“Reliable and flexible smart grids are key to accelerating the energy transition, as they play a central role in contributing to the decarbonization and electrification targets needed to achieve a net-zero future. To secure a fair transition, Distribution System Operators are transforming their infrastructure into inclusive and participatory platforms, fostering engagement and interaction with all stakeholders.”

Antonio Cammisecra, Head of Enel Global Infrastructure and Networks, said: “Through Enel Foundation, founding and research partner of the International Community for Local Smart Grids initiative, the Enel Group is proud to share this vision with distinguished international players, collaborating with them and sharing industry and regulatory best practices.

“Strong cooperation will be essential to unlocking opportunities for communities and stakeholders who will play a more relevant role in the energy economy, in terms of innovative business models, services and shared value.”

Barbara Hammond MBE, CEO, LCH, said: “As we transition to a zero-carbon energy system, the changes required will be as much about people and the way they interact with it as it is about technology. That’s why we need zero carbon energy systems that are not just digitally smart, but people smart too.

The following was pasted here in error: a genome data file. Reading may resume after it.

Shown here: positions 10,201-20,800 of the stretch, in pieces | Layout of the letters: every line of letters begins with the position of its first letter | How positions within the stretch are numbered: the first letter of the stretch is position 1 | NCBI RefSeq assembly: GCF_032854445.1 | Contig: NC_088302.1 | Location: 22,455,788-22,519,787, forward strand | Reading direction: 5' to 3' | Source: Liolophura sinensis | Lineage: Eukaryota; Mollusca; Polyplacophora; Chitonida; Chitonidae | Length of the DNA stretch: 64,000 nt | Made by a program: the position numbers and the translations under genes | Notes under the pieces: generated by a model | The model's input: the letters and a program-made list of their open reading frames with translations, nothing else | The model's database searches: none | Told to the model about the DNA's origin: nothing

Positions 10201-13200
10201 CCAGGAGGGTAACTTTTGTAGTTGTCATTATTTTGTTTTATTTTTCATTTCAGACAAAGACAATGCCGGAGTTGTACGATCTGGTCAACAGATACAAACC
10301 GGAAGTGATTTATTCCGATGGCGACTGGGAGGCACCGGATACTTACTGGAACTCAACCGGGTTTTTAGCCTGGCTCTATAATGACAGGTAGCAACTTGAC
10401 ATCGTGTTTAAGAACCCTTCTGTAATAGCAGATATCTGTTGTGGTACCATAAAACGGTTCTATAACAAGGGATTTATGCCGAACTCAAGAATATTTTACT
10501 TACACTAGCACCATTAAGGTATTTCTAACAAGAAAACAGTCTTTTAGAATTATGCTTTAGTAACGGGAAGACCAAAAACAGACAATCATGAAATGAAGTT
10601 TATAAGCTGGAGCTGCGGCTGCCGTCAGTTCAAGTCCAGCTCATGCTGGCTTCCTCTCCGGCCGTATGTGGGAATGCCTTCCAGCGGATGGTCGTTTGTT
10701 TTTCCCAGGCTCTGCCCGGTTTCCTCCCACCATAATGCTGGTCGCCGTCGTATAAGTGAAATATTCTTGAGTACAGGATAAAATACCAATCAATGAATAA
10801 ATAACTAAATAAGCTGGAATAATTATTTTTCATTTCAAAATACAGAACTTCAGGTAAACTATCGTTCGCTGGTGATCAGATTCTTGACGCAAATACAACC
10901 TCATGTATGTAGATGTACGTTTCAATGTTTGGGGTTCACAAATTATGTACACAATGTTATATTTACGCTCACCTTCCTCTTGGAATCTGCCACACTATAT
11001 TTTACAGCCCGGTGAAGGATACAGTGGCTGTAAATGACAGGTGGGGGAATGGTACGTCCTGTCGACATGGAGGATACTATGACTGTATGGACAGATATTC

“Variations in local geographies, communities and the capacities of local networks will mean that zero carbon energy solutions will be as varied as the communities they serve. By working together, we can prioritise solutions that are welcomed by local communities because they are designed to meet local needs.

“Grounding the network in the real world, working with real communities, is crucial to ensuring that we create an energy system that is fair. Fair in terms of who pays, who gets to benefit, and which ensures that no one is left behind.”

Professor Malcolm McCulloch, University of Oxford, said: “Communities and distribution networks are the unsung heroes of the decarbonization challenge. Most of the difficult challenges in decarbonising mobility, heating and increase cooling requirements are addressed by these groups. Oxford University is excited to be able to bring together a global partnership focused on sharing the learnings and best practices in providing a smart, resilient and just transition.”

Image: Shutterstock